Saturday, November 18
Location: MAGIC Screening Room (Building 8, 1st floor)
1:30 p.m.
Teenage Riot: YA Reality with a Comics Kick

Margaret Stohl (Black Widow: Forever Red), Maggie Thrash (We Know It Was You) and Jessica Abel (Trish Trash: Rollergirl of Mars) talk about their new YA thrillers and how their travels between comics and prose challenge and inspire them. Moderated by author Alex Segura.

Mystery Author Panel and Q&A
Saturday, November 19 at 3:30 p.m.
Room 8203, Bldg. 8

Miami Dade College/Wolfson Campus
300 NE Second Ave., Miami
With Joe Clifford, Alex Segura and Mike Creeden

If you're around, say hi! The Miami Herald had a nice write-up on NOIR AT THE BAR and a few other "off the beaten path" events earlier this week.

I've got a story in the Jay Stringer-edited 'Mats anthology, Waiting to be Forgotten. The Replacements are one of my favorite bands, so this is a huge honor. My story, "Within Your Reach," is probably the raunchiest thing I've ever written - which makes it a good fit for a book of tales inspired by Paul Westerberg and co. Some of you might remember Todd Robinson reading it aloud at a special Noir at the Bar that featured authors reading each others' work. It went over...well? You decide. I'm in some great company here, so take a minute and pick it up - it's a shambling, messy, drunken ride. Just like a great 'Mats song.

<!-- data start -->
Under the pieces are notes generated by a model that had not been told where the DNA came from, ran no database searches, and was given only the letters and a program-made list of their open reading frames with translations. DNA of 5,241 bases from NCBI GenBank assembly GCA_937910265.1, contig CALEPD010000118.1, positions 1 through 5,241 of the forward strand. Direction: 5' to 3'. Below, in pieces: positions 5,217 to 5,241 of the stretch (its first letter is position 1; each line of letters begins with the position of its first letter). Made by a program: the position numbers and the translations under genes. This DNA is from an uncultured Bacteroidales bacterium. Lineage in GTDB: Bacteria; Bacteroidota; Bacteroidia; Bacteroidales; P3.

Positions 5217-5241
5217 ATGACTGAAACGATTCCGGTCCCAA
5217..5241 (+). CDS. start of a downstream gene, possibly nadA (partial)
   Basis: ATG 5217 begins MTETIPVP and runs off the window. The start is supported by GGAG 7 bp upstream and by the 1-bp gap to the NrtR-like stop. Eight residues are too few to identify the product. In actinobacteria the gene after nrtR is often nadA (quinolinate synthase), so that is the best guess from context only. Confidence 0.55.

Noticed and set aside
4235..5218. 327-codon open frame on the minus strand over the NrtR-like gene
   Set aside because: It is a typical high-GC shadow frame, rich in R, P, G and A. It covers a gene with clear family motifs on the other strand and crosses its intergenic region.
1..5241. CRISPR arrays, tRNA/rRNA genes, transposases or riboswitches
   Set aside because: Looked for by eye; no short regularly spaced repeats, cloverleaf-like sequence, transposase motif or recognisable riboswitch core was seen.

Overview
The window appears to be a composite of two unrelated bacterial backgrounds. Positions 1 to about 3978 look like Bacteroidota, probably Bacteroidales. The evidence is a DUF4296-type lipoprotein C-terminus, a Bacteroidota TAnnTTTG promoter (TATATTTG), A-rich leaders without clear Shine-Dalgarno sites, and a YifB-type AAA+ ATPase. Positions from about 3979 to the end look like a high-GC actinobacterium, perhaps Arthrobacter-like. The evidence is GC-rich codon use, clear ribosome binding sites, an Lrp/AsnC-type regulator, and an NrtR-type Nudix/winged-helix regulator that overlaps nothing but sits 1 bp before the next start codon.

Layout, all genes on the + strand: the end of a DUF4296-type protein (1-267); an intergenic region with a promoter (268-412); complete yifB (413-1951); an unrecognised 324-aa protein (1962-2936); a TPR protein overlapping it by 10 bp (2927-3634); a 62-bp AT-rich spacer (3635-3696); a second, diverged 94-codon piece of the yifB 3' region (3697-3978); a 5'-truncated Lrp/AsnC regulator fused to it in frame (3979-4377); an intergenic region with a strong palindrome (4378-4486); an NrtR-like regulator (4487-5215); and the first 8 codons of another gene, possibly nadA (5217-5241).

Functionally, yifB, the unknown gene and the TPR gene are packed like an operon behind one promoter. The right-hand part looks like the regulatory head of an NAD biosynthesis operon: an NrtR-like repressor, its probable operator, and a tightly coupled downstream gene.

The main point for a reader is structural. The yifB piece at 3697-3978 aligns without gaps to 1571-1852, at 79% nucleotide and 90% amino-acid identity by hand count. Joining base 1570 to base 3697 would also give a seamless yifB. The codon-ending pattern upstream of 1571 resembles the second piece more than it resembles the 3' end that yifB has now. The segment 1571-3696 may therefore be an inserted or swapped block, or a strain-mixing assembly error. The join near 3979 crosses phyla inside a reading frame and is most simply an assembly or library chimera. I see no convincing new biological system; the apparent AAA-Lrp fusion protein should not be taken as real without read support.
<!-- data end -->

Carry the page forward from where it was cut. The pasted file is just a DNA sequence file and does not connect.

Did I mention Archie Meets Ramones sold out at comic shops? Or that legendary Love and Rockets co-creator Jaime Hernandez did the second printing cover? Well, that happened.


Five Questions with Angel Luis Colón

Angel Luis Colón is everywhere. The author of The Fury of Blacky Jaguar and the soon-to-be-released No Happy Endings, Colón is also the editor for the flash fiction site Shotgun Honey. He's also been nominated for the Derringer Award, and published in spots like Thuglit, Literary Orphans, All Due Respect, The Life Sentence, RT Book Reviews, and The LA Review of Books. I asked Angel to answer a few burning questions I had after reading No Happy Endings and he politely obliged.

Talk to me about No Happy Endings, your latest from Down & Out Books. How did this become the next book for you?

This one was a bit of an odd bird (beyond the basic concept of a sperm bank heist that goes off the rails).